• Japanese municipalities are preparing to administer coronavirus vaccines. A city near Tokyo has set up a team to coordinate the process. Ebina city in Kanagawa Prefecture appointed the team members on Monday, the first business day of 2021. The team was chosen on the same day as the Japanese prime minister announced a target of late February for the start of vaccination.Ebina Mayor Uchino Masaru called on the group to promptly gather information on the vaccines’ arrival as well as inoculation methods, to create a citywide system.The 14 members span the city’s departments, including the health and welfare division, and the mayor’s office. They will send out “inoculation vouchers”, choose locations and dates, and work out allocations of medical staff.Group leader Komatsu Yukiya says his team will provide accurate information on the vaccines’ efficacy and risks. He says they hope to make the vaccines available to people who wish to be inoculated and will strive to protect people’s lives and health.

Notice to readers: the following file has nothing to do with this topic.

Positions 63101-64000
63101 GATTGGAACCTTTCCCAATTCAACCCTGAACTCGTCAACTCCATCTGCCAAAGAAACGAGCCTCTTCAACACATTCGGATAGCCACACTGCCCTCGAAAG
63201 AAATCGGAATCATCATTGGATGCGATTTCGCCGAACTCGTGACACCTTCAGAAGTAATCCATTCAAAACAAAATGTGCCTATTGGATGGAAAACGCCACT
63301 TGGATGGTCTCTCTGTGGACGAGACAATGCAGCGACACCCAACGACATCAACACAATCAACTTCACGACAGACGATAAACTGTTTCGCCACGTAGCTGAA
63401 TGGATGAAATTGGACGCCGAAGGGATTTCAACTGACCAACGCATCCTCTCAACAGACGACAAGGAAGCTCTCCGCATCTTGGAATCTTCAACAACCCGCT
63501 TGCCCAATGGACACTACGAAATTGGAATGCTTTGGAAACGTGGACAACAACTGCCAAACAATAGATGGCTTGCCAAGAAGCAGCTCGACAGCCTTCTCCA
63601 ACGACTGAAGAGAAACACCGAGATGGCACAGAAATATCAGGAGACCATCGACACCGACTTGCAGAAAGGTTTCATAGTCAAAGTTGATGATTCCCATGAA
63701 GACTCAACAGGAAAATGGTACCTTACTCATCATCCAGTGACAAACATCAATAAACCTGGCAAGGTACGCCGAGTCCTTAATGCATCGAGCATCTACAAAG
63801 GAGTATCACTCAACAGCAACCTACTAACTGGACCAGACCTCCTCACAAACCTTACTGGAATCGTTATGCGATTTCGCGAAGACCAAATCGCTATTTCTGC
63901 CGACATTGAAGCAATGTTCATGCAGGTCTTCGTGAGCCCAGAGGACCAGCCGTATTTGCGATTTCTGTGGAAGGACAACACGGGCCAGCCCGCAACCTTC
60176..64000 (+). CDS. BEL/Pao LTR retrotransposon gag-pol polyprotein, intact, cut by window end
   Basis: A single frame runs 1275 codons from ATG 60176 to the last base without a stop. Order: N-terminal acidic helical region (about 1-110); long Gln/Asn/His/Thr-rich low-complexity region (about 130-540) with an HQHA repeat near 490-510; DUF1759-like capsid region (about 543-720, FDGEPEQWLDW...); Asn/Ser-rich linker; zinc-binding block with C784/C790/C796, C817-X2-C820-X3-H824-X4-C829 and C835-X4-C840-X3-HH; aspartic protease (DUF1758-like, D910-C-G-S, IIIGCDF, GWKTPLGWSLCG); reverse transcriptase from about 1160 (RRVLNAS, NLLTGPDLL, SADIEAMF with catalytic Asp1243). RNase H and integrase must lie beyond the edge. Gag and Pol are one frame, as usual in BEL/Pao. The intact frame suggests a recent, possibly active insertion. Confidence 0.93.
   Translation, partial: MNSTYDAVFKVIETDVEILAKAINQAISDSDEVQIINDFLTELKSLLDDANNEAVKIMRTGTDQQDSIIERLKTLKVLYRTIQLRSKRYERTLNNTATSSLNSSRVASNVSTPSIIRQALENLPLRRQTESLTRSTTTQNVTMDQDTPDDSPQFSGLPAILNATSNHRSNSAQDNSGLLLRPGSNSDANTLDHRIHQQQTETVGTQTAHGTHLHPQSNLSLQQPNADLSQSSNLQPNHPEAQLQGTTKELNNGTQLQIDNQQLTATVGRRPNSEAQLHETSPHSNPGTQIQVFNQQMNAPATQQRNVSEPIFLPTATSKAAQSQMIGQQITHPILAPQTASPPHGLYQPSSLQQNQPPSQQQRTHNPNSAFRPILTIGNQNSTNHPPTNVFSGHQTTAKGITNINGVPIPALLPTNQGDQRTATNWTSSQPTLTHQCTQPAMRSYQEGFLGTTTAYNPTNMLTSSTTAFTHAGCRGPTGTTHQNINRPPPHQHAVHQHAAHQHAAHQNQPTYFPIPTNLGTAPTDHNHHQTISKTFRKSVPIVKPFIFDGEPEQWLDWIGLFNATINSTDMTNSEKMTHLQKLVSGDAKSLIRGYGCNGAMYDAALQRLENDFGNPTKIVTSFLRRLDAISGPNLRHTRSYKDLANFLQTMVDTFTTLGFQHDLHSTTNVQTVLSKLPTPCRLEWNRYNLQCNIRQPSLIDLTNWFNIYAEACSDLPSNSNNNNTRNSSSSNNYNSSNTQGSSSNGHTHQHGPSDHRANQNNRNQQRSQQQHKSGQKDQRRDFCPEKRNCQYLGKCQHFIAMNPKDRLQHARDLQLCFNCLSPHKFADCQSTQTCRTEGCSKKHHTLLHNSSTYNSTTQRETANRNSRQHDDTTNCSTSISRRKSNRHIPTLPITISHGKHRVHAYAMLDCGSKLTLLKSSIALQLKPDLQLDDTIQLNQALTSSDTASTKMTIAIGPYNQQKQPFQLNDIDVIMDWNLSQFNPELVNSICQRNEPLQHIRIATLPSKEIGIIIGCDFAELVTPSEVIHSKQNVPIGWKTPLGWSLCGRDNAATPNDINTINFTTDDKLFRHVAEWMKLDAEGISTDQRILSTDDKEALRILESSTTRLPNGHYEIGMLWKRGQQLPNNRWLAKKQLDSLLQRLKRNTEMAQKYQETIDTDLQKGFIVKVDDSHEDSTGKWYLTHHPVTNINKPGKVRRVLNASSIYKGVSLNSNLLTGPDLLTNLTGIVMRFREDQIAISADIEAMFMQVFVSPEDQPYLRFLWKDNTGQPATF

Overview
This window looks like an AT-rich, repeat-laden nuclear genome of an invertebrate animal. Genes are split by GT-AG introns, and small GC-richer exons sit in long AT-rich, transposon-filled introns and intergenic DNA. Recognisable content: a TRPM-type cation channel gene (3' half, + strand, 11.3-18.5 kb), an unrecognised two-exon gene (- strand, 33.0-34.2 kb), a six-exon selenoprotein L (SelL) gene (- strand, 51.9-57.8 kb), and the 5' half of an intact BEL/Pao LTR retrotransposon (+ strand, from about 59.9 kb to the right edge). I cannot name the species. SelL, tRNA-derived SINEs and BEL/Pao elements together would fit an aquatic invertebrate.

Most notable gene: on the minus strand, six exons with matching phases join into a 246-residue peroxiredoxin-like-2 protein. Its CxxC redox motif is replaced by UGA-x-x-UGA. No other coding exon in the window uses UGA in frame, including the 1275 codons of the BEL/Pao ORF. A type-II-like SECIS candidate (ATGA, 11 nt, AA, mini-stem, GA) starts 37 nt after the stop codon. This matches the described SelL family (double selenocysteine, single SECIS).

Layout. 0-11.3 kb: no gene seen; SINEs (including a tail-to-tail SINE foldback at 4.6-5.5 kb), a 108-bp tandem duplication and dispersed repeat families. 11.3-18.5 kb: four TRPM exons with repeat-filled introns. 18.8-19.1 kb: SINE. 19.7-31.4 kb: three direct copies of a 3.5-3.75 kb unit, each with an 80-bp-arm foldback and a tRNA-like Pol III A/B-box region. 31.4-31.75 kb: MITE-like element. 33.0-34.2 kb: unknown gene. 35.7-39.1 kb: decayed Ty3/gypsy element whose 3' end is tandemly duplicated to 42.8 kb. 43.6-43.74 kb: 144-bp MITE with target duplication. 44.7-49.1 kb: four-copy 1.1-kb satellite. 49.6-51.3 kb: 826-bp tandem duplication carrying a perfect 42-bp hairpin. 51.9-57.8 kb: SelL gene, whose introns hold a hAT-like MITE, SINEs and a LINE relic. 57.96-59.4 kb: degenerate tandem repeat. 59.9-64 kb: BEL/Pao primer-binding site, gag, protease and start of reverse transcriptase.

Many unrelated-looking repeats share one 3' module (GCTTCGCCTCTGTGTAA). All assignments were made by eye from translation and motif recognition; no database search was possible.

• Japan’s male-only succession rule should take precedence in discussions on how to achieve a stable imperial succession, Prime Minister Yoshihide Suga said in a radio program aired Sunday.”Under current circumstances, male-only succession should be given priority,” Suga said in a prerecorded radioshow broadcast by Nippon Broadcasting System, referring to the long tradition of male succession. The program was recorded on 18 December.Suga’s administration has said it would hold discussions on how to secure a stable imperial succession following calls from the Diet to address the issue.The move comes amid concerns that the imperial household could run out of heirs. Currently, only three males are in line to succeed 60-year-old Emperor Naruhito — his younger brother Crown Prince Fumihito, 55, the crown prince’s son Hisahito, 14, and the emperor’s uncle Prince Hitachi, 85.